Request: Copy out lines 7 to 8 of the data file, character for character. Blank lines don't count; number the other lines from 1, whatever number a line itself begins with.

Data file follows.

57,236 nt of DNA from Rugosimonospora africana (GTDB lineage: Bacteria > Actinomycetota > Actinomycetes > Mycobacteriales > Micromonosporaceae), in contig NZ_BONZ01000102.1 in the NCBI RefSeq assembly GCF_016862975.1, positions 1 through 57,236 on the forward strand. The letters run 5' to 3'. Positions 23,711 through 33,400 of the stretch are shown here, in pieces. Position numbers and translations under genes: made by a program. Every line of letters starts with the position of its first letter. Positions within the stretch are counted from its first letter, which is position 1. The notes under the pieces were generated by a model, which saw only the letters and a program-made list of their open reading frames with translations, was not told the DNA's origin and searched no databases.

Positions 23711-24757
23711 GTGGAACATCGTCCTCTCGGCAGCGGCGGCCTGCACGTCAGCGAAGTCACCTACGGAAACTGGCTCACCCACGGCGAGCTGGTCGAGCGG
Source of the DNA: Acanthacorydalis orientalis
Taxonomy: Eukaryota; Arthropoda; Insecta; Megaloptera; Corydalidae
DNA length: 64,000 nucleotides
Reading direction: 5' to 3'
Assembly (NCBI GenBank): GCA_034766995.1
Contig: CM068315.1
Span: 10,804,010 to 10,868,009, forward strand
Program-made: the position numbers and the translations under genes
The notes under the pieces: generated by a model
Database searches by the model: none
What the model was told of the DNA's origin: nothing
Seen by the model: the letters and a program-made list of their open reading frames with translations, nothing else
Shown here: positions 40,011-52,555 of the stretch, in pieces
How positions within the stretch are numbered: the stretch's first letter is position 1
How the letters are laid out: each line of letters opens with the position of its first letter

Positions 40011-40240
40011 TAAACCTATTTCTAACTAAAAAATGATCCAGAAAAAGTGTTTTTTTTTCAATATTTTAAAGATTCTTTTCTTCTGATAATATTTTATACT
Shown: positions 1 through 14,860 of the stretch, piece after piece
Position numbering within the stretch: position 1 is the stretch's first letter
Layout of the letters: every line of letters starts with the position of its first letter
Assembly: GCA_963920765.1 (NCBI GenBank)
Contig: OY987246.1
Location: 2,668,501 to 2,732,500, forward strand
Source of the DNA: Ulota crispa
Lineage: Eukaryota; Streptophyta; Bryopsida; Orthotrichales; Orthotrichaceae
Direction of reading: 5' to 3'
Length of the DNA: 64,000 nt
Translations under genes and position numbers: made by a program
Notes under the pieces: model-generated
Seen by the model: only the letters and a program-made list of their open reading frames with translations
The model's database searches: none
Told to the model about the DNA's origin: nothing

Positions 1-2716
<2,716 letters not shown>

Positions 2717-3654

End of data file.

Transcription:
Reading direction: 5' to 3'
Assembly (NCBI GenBank): GCA_034766995.1